On November 1, 2013, the Biotechnology Industry Organization (BIO), Growth Energy, and RFA filed a motion to intervene on behalf of EPA in the current lawsuit by Monroe Energy, the American Petroleum Institute (API), and the American Fuel and Petrochemical Manufacturers (AFPM) challenging EPA's final rule establishing the 2013 RVOs under the federal RFS. The filing was made in the U.S. Court of Appeals for the District of Columbia Circuit, where the case is pending. Copies of press releases issued by BIO, Growth Energy, and RFA are available online.
On Wednesday, September 11, 2013, the European Parliament voted 356-327 to cap conventional biofuels at six percent of the European Union's (EU) transportation fuel by 2020 due to food-versus-fuel concerns. It also voted to require that 2.5 percent of EU transportation fuel consist of advanced biofuels by 2020, and to target that fuel to contain a 7.5 percent ethanol blend. The legislation does not require that indirect land use change be taken into account until 2020. The proposal must now be approved by EU Member States.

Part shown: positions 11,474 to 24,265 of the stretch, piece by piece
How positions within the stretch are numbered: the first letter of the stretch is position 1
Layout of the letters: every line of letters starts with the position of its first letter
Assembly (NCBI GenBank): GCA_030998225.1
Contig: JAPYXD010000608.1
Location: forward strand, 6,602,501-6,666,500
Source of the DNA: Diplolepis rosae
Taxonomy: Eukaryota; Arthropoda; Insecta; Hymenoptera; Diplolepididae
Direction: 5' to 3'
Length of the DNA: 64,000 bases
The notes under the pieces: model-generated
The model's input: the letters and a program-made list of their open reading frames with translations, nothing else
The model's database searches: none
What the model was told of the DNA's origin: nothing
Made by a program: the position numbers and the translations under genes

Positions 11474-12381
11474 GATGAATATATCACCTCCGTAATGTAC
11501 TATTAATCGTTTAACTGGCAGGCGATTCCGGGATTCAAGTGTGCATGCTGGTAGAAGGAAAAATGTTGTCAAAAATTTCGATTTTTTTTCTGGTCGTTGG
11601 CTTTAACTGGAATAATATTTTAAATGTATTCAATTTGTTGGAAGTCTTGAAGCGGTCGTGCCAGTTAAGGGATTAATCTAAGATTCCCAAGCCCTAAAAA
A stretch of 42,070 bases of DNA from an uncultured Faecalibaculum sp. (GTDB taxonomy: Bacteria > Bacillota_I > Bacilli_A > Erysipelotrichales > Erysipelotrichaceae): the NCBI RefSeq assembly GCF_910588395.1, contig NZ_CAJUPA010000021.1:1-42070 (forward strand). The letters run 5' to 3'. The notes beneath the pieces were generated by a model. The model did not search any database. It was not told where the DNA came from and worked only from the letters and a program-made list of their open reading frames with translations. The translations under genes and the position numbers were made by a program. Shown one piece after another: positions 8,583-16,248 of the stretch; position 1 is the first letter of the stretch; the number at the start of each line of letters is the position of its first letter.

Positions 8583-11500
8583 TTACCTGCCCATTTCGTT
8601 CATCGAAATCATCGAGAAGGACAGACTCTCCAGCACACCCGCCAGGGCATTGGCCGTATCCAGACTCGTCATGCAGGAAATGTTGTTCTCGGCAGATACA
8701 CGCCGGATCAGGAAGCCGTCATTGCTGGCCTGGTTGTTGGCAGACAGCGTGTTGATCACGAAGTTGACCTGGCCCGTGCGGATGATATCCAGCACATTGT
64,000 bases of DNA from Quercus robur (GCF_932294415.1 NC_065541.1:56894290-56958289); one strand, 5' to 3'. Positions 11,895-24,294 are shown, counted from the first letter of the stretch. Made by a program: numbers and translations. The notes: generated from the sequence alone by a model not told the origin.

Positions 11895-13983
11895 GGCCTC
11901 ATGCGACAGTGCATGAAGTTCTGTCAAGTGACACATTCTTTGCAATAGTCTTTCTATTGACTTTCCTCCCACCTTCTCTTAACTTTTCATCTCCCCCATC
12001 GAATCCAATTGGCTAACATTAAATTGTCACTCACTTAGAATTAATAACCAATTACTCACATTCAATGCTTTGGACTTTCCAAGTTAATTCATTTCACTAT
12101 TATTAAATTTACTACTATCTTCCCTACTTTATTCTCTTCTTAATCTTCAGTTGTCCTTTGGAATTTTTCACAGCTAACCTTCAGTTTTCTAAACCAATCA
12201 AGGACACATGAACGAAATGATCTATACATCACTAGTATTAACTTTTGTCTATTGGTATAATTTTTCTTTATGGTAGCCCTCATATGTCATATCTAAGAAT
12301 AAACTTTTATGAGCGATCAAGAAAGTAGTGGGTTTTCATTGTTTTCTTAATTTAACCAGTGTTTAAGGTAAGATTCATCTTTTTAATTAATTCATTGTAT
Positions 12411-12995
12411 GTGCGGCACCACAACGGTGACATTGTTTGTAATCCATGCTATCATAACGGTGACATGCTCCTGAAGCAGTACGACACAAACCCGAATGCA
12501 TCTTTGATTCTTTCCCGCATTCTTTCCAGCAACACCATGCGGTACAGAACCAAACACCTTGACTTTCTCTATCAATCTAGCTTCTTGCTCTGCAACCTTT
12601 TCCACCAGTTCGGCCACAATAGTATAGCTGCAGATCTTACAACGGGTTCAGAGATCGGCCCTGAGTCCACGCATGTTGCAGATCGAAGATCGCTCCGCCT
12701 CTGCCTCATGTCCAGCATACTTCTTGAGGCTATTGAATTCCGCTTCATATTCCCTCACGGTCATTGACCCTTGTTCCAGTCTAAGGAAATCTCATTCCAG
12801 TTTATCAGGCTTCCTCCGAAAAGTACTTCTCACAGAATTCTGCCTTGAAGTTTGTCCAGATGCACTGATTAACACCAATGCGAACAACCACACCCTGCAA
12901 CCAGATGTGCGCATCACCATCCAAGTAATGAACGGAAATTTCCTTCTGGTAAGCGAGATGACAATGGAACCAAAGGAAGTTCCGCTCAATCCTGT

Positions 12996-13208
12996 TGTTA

Despite the August Congressional Recess, much regulatory and legislative action continues in Washington, D.C. on the federal Renewable Fuel Standard (RFS). Earlier this month, the leading trade groups representing the oil and gas industry, the American Petroleum Institute (API) and American Fuel & Petrochemical Manufacturers (AFPM), petitioned EPA to lower the 2014 RFS renewable volume obligations (RVO) to below 10 percent of total U.S. gasoline supply. Under the RFS, EPA is directed to set the following year's RVOs by November 30. API and AFPM argue that waiving the RVOs for 2014 to 9.7 percent of the U.S. gasoline supply is necessary so their members may fulfill their volume obligations under the RFS without exceeding the 10 percent ethanol "blend wall."